Are you on Siochain OR Macantacht server? If so, what's your Runes of Magic character motivation? Even if it's light hearted and a single sentence, that's fine! Even if your guys just a fighting guy, that counts!

Your characters motivation is important! So I'm paying 3k gold each!!! That's for 50 motivations total (I've only got so much gold!).

Leave your character name in your post (AND which server they are from), so I can mail you the gold. Or you can send me in game mail and point out which post was yours (send to 'Dreambroken', with a capital 'D'). You can post anonymously for this, that's fine. Only one entry per character per day.

I look forward to hearing your character motives!

Oh, and if motivations get a bit overly serious I might delete them here (but I'll send the gold anyway if it seemed a serious entry). There's one below that's a bit overly serious.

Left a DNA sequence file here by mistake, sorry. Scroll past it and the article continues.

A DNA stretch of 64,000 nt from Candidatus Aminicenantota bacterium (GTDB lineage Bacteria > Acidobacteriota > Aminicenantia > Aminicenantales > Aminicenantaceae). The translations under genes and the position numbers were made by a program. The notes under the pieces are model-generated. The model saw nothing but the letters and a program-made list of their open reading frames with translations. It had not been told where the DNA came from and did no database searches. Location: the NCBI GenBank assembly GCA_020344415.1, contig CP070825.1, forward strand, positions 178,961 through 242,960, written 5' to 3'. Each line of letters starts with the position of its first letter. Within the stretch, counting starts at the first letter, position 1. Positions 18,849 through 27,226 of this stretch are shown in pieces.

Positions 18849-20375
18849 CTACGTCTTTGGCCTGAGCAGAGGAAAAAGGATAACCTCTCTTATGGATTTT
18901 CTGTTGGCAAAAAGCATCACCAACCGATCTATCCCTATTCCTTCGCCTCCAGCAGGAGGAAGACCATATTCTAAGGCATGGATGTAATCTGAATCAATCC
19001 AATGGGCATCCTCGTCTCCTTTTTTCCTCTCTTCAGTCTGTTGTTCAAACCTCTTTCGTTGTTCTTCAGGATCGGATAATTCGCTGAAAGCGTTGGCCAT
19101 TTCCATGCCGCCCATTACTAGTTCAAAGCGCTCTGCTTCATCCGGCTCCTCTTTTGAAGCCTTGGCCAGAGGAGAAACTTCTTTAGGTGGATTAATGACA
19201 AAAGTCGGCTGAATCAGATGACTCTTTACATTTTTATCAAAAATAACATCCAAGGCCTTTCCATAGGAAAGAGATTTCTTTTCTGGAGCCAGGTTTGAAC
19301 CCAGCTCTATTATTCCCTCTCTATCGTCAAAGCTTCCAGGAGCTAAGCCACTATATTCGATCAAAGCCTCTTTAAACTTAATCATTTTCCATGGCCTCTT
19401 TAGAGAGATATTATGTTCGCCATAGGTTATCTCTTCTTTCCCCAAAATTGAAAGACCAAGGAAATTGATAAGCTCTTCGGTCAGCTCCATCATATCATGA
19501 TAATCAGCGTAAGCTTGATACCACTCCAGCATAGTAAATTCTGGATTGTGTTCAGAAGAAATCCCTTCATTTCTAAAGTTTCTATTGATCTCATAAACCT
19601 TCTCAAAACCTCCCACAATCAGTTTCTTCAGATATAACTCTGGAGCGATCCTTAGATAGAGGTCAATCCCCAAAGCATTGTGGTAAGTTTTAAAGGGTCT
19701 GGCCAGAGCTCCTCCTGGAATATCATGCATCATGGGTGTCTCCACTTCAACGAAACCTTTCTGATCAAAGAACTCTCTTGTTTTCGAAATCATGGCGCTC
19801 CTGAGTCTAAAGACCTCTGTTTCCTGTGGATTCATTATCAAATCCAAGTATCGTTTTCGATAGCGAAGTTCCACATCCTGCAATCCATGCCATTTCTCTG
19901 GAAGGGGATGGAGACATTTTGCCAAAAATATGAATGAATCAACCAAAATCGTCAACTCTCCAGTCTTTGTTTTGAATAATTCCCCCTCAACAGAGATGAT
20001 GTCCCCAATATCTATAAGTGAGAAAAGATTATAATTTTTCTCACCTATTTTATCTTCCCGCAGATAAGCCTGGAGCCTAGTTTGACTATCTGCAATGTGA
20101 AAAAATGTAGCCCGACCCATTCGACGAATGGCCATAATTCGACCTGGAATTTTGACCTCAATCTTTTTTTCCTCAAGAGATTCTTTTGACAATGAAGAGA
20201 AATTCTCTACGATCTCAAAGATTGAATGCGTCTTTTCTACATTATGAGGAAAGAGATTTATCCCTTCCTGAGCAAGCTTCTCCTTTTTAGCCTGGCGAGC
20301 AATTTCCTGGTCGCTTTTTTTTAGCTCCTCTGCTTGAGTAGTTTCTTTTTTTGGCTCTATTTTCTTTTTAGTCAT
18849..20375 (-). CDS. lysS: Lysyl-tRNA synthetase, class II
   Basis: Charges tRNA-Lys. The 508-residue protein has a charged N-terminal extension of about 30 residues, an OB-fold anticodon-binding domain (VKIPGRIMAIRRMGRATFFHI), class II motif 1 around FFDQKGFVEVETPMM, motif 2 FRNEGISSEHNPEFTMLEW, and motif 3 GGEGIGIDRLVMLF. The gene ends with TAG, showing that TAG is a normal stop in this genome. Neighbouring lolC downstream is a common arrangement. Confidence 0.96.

Saturday, November 7, 2009

Grinding out grind

Grind reminds me of the old woody allen skit/joke, where he's telling his therapist he hardly ever has sex with his wife, only once or twice a week. Then his wife complains they always are having sex, usually twice a week!

Clearly game companies like you being a subscriber for a long time. But this doesn't mean they have to drag out gameplay. Take EVEs skill learning - do you have to grind that out, or set it up and it takes time, but it does so automatically and even while offline.

Now imagine if you killed a monster and got some XP, but then there was also a large amount that slowly trickled into your character, even while your offline. You don't have to grind all that XP, and the company gets it's maintained subscription.

The mmorpg model has been really strange in how it's maintained the same pattern of stretching out content, even though it drives everyone mad, rather than looking at ways that both developer and player can come to a compromise. Or is grind as we know it supposed to be a compromise?

Thursday, November 5, 2009


This is for the newest story gauntlet I'm running!

The game is here:
Check it out, it's a short and fun shoot 'em up adventure!

To activate the easier difficulty mode (half as many badguys spawned), press enter at any time.